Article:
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Reay

Cemetery (Viking)(Possible)

Site Name Reay

Classification Cemetery (Viking)(Possible)

Canmore ID 7252

Site Number NC96NE 13

NGR NC 973 650

Datum OSGB36 - NGR

Permalink http://canmore.org.uk/site/7252

Ordnance Survey licence number 100057073. All rights reserved.
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Administrative Areas

  • Council Highland
  • Parish Reay
  • Former Region Highland
  • Former District Caithness
  • Former County Caithness

Archaeology Notes

NC96NE 13 973 640.

(Name centred: NC 9737 6508) Viking Burial found AD 1926 (NAT)

OS 6" map, (1967)

Viking burials, probably indicating the existence of a cemetery, have been found on the links of Reay, usually exposed by sand-blow.

Viking Club 1912.

A: In 1912, probably in September, a skeleton with the buckle of a horse bridle was found by James Forbes, grave-digger and postman who, assisted by the District Inspector of the Poor, collected the bones and buried them in Reay cemetery.

B: In September 1913, a woman's grave, containing two 10th century tortoise brooches, a bronze ring-headed pin, a bronze buckle, a steatite spindle whorl, and iron bridle-bit, and the ankle-bone of a small horse was found. Aniron buckle and an iron cross, 1 5/8ins long were found soon afterwards within two or three yards of the site and were probably associated.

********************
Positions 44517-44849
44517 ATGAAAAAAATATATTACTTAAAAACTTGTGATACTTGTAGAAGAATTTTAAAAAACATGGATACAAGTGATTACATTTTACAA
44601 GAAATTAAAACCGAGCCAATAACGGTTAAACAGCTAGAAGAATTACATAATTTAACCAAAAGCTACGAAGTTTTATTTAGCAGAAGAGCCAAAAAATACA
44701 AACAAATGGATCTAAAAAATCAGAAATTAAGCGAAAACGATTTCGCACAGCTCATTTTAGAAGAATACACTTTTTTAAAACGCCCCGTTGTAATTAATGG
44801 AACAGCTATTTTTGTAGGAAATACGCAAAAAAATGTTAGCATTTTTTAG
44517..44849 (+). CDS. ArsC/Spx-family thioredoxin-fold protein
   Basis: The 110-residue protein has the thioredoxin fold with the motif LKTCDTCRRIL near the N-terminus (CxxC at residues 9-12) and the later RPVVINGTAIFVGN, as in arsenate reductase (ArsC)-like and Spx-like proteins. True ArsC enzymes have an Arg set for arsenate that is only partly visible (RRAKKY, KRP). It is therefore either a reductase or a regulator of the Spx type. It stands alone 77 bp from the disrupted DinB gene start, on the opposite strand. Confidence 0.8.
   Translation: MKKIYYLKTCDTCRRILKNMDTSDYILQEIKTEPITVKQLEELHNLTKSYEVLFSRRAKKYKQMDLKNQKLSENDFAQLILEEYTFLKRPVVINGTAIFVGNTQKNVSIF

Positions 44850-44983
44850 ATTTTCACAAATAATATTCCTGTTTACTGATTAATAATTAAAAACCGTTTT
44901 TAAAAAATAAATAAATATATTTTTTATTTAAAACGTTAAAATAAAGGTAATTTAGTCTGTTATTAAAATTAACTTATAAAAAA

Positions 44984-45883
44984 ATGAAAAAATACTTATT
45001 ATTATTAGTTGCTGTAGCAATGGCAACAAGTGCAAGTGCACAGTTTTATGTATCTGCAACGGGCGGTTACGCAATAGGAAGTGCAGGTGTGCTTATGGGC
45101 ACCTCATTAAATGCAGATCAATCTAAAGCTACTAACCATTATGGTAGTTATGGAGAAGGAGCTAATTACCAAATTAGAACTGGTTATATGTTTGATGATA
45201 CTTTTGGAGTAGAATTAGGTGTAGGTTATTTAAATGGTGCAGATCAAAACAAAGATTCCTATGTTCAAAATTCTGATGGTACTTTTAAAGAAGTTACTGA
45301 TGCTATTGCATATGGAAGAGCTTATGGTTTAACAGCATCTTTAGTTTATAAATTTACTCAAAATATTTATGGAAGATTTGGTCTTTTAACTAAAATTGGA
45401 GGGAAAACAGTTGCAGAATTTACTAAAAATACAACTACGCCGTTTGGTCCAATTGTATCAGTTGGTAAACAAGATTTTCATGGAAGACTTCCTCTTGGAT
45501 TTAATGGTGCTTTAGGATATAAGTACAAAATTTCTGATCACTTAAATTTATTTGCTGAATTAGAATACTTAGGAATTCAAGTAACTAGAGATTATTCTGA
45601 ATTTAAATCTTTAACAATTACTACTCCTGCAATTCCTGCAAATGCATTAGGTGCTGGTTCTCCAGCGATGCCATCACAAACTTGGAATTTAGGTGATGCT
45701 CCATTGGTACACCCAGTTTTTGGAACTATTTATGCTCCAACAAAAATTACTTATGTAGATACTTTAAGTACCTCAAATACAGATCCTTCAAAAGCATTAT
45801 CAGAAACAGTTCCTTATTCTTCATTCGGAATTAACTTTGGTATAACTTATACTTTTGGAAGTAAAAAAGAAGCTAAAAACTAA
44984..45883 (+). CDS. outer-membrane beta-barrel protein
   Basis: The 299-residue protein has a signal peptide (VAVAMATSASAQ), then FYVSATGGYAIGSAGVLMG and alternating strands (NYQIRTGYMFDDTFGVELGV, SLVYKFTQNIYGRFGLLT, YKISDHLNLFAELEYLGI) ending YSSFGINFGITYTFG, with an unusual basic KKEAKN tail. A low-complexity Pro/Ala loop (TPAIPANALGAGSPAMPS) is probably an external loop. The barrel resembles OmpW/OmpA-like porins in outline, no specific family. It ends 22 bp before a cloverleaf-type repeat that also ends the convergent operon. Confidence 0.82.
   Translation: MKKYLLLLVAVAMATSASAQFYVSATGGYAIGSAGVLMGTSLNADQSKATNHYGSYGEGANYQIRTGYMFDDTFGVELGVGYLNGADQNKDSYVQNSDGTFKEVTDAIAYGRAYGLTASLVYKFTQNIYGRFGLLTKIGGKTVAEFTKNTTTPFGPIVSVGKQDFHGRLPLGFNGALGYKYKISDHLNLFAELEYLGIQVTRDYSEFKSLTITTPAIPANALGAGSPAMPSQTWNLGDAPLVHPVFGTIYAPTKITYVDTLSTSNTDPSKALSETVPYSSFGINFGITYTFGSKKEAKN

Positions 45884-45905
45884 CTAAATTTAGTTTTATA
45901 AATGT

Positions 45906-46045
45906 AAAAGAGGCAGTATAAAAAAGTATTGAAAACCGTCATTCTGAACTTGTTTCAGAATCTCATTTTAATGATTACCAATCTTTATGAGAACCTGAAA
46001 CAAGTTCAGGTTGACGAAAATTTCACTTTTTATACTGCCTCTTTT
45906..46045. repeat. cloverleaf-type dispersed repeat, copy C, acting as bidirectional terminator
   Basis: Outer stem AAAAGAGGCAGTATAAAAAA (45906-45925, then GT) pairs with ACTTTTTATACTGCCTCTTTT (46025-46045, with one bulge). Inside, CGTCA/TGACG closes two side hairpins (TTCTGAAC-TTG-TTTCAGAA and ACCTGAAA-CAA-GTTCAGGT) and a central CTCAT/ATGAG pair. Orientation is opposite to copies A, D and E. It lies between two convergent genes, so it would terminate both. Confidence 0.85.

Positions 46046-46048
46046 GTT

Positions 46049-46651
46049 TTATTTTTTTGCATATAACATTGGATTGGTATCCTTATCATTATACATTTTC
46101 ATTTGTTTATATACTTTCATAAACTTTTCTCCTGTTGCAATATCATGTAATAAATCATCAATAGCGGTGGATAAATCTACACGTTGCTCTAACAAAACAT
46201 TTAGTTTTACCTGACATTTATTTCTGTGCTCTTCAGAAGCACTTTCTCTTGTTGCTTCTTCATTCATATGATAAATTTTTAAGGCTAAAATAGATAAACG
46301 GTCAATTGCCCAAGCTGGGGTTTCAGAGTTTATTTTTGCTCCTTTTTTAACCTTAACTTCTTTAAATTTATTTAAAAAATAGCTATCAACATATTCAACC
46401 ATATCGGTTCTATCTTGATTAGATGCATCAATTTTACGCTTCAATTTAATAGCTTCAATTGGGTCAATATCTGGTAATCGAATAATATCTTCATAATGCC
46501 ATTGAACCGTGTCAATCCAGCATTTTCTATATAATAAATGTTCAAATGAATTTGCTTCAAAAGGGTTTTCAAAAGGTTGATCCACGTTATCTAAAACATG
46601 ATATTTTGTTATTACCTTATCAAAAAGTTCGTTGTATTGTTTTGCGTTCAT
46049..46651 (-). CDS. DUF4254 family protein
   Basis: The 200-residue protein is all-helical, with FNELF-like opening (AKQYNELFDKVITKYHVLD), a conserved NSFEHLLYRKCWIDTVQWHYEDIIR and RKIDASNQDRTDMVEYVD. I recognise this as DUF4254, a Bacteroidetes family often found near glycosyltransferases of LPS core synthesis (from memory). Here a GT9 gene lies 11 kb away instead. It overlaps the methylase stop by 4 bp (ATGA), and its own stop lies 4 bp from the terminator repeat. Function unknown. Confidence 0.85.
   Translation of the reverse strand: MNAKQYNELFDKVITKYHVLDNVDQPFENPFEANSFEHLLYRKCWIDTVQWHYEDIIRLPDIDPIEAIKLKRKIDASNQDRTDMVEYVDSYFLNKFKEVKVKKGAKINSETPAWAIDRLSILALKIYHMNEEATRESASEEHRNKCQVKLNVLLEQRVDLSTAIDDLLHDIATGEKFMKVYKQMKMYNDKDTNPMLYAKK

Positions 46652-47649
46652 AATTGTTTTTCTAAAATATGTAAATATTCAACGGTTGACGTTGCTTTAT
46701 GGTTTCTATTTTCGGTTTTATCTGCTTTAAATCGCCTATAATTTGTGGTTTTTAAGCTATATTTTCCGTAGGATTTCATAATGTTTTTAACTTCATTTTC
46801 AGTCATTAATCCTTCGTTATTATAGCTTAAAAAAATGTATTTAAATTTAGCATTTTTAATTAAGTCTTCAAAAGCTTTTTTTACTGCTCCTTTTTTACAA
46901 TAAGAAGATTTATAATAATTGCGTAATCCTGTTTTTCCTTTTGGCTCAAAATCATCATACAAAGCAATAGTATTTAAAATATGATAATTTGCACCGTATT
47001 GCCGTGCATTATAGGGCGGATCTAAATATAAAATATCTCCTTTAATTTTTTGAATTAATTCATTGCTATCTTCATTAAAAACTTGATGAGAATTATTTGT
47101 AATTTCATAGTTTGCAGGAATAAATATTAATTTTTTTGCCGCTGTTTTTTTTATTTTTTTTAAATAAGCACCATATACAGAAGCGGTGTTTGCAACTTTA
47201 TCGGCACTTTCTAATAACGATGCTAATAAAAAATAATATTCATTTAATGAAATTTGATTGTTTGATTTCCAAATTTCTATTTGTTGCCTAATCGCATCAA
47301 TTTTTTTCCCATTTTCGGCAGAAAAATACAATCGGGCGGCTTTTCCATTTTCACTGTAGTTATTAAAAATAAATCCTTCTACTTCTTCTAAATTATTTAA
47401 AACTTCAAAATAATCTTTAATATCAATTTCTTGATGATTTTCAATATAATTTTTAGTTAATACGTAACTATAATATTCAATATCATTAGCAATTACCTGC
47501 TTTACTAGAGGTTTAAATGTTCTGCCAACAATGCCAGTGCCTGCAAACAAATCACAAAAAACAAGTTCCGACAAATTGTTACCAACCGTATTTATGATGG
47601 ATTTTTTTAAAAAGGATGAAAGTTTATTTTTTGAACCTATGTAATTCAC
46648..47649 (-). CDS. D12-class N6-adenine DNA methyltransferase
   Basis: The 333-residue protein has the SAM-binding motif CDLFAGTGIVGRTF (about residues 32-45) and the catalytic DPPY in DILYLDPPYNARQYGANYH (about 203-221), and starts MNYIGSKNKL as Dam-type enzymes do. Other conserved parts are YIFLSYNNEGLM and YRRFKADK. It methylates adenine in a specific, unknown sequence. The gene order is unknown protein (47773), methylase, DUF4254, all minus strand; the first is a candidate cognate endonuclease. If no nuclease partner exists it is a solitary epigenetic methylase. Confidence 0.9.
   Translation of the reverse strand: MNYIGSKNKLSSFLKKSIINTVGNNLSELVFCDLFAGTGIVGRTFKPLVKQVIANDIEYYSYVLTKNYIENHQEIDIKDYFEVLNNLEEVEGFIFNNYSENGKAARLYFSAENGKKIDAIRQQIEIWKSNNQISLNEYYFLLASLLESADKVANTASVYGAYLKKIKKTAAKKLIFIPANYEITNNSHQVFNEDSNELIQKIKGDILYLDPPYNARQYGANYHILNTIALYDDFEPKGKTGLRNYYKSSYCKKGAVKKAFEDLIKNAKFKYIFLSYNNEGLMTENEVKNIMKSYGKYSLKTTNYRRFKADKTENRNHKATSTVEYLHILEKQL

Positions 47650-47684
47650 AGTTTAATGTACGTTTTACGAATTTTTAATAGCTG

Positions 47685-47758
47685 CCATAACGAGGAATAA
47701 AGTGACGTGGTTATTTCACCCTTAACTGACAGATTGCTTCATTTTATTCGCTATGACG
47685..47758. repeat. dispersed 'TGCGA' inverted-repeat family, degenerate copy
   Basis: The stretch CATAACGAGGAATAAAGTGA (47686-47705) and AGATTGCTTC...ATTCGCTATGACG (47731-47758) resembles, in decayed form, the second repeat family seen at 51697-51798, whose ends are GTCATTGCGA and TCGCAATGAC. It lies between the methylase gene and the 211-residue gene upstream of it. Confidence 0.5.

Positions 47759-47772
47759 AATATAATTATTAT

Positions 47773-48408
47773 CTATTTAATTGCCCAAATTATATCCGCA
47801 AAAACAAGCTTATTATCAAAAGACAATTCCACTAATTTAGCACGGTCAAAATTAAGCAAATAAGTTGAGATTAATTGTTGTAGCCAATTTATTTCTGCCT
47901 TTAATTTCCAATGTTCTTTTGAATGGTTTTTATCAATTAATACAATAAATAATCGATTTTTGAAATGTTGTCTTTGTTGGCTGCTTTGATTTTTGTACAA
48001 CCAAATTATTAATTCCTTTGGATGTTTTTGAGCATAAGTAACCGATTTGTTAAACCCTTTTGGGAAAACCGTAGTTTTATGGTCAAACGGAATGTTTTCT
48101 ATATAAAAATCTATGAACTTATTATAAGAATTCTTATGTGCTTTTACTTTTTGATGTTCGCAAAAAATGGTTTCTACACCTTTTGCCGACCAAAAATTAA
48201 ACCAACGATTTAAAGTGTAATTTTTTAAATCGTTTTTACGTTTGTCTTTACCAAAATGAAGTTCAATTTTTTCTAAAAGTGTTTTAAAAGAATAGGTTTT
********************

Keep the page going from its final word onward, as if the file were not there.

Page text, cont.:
In 1926 the site was identified by many horse bones in the sand. It had been placed beside a dry-stone wall about 4ft in height and width, apparently part of a circular building of which about 12ft was uncovered, and shows above ground level. The finds are in the National Museum of Antiquities of Scotland (NMAS, Accession nos IL 335-9; 341-2)

C: In August 1926, a male skeleton, complete from the knees upwards, was found among the sand-dunes not far from the north side of the drill-hall (NC 9736 6504) at Reay. It lay full length on a paved surface with the head slightly raised on a flat stone, and was surrounded and covered by large stones and sand. In the bottom of the grave there was a layer of dark sand mixed with pieces of slag and burnt iron. The grave-goods comprised an axe, shield boss knife, sickle, cleat-shaped object, nail-head and buckle all of iron; a bronze ring-headed pin, a whetstone and two pieces of flint - all of which are in the NMAS (Accession nos. IL 365-371, 373-5) Wind-blow had also exposed traces of numerous graves 'or other regularly constructed works in stone' between the dunes.

D: In 1928, Edwards examined a small mound about 160yards west of the drill-hall and 22 yards north of the road (ie. c. NC 9720 6504) in which he discovered a long cist 8ft long, by 2ft broad and 2ft deep, unpaved, and except for some red clay, entirely filled with sand. It lay NE-SW and was covered by small boulders and sand. No grave goods were found. E: Also in 1928, Edwards discovered the remains of two long cists 6ft long by 2ft wide and 1 1/2ft deep, on the east side of the Isauld Burn, between it and the farm dyke The cists lay nearly E-W with the head and side stones protruding above ground level. No grave goods were found, both cists being completely filled with earth.

D & E were discovered by Edwards during a search for further Viking burials, but beyond their form there is nothing to indicate that they were Viking.

J Curle 1914; A J H Edwards 1927; A J H Edwards 1929; A O Curle, M Olsen and H Shetelig 1954.

None of the cists, structures, nor the mound of 'D' are visible. No further information.

Visited by OS (N K B) 25 November 1964.

No change to the previous field report.

Visited by OS (J B) 8 September 1981.

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